No matter what web site raves over the next Mastodon album, metal rock will always be maligned. I guess that’s probably to be expected and even more likely part of the genre’s cursed DNA. It still sucks, though, when a bar gets pegged as a metal club.
I know, like being a metal club’s a bad thing. It’s not. To me, anyway. Unfortunately, plenty of folks think that when a club marquee perpetually advertises groups with the words “death,” “chaos,” or “grinder” in their names, the place is automatically beneath contempt. I bring this up because I went to a show on Thursday at Tomcats West, and when I called a friend to come hang, he said, “Isn’t that a metal club?”
I could go into what a discussion of What does that even mean?, but the night’s bill, mixing indie rock, punk, and world beat (!!!), was proof enough that Tomcats is more than some dump where you go to hear a BC Rich detuned to B.
Admittedly, Tomcats is down the street from The Rail, a joint that is decidedly a metal club. And true, few of the other bars on that stretch of Alta Mere rate highly with local scenesters (though I think those places have been unfairly judged). But Tomcats is cool.
What might throw some people off is that it’s a carpet bar but painted to look like a rock club –– all matte black except where it’s a very angry red. And there are other strange points: The solid piece of slotted oak hanging over the bar to hold stemmed glasses, for instance, seems both out of place and permanently empty, but maybe that’s the point. Martini-bar classy, Tomcats ain’t.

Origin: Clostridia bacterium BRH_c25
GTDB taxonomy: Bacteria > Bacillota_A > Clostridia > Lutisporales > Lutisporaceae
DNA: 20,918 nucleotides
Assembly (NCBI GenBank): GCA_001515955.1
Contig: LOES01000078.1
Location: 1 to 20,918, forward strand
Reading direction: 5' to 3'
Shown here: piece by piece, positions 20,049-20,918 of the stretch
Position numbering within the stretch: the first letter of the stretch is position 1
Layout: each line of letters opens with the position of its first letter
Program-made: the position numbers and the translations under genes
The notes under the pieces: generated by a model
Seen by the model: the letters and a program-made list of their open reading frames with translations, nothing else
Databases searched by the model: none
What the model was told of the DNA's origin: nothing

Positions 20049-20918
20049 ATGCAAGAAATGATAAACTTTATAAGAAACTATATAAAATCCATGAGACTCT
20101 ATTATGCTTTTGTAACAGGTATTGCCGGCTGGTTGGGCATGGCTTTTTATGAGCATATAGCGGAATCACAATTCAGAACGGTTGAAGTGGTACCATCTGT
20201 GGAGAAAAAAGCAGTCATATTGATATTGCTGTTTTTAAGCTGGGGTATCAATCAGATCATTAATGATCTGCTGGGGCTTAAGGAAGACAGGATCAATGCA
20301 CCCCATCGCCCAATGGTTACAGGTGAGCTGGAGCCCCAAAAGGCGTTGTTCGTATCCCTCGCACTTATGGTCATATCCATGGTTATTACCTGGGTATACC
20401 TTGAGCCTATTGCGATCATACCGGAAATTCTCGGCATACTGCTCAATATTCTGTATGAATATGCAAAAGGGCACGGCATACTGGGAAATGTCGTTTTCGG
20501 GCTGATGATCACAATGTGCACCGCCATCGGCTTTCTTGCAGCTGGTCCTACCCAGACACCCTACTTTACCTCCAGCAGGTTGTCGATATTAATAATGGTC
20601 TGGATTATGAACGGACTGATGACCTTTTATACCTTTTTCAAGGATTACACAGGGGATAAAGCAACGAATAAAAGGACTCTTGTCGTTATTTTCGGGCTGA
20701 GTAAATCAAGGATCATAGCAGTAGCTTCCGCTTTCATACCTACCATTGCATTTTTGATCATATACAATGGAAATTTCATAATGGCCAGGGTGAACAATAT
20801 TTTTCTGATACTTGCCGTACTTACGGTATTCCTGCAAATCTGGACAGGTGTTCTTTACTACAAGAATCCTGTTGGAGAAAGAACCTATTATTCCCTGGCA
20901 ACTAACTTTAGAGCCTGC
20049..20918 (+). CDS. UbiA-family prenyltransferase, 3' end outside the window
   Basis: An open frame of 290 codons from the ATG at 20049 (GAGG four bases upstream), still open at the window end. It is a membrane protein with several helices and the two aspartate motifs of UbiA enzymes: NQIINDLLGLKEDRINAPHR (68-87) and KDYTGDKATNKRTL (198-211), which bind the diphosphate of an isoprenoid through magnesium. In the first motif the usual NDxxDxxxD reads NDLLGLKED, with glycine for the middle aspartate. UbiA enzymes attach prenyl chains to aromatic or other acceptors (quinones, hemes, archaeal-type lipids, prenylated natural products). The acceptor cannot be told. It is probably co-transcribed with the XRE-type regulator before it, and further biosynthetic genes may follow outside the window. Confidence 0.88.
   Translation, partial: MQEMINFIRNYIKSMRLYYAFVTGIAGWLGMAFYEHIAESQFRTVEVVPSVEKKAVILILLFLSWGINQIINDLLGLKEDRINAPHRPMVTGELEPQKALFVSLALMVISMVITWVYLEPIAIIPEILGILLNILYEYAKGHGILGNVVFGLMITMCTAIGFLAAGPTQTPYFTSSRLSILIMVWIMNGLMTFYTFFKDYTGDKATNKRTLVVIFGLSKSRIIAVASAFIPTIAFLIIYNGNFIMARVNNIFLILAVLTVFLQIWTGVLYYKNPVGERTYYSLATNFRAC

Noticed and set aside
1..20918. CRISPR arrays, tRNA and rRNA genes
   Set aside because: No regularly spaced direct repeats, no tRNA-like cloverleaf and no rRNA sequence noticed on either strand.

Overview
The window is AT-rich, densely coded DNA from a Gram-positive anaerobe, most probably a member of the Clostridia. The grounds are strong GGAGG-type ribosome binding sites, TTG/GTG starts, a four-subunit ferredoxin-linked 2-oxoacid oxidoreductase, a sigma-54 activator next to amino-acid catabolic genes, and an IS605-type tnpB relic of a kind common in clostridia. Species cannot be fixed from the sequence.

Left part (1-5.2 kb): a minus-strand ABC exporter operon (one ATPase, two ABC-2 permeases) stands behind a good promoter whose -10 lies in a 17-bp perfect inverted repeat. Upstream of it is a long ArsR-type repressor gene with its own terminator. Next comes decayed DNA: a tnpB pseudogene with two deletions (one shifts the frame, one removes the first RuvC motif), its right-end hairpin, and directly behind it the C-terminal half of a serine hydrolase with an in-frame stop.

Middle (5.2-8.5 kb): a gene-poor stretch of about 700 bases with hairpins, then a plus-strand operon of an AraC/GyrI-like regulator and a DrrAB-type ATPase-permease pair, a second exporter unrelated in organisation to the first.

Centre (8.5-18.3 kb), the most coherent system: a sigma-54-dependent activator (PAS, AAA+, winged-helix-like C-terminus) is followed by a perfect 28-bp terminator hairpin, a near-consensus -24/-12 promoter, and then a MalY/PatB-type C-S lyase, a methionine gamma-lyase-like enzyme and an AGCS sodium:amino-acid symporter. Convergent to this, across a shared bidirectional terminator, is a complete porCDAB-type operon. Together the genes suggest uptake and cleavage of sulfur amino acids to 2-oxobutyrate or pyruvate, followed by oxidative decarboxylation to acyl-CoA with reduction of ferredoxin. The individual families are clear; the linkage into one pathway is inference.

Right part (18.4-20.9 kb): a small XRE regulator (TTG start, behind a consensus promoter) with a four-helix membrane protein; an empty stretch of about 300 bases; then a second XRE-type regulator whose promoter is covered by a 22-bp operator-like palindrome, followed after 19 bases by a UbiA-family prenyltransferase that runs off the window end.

But here are the important points: The room sounds good. The managers book cool bands, though, yes, most are of the metal variety. And if more folks quit worrying about the metal rep and come to hear progressive music in a room with great sound, then word will get around and maybe the place will pack ’em in up to its 200-person capacity. It could turn out to be a kind of Moon West –– if the Moon had a baby with A Great Notion (an awesome Westside dive that’s been around forever but evidently climaxed in the late 1970s/early ’80s).
Daniel Katsük and headliners Skeleton Coast were two-thirds of the bill that night — I think it may have been put together at the last minute — and they didn’t come anywhere near to filling the place up. But the 20 or so folks who showed up did get the choice spots –– and for listening pleasure, those spots would be the ones in the middle of the seating area. Katsük said that even the sound guy thought the acoustics were excellent –– and that guy had worked at Dallas’ infamous Curtain Club during its heyday.
Said soundman started miking Skeleton Coast’s gear, so I got another drink. I think the specials were $3 domestic bottles and $3 wells. (With $12 in my pocket to start, I had wisely opened a tab.) Swiveling on my barstool, I checked out the angry-red half of the room, housing three pool tables, and thought, “Meh.”
But looks aren’t everything. Skeleton Coast’s spacey pop drifted around the room, broken up only intermittently by the crack of billiard balls. I hope Tomcats West keeps booking shows like this, because the place deserves its own reputation. –– Steve Steward
3137 Alta Mere Dr, FW. 817-550-9966.
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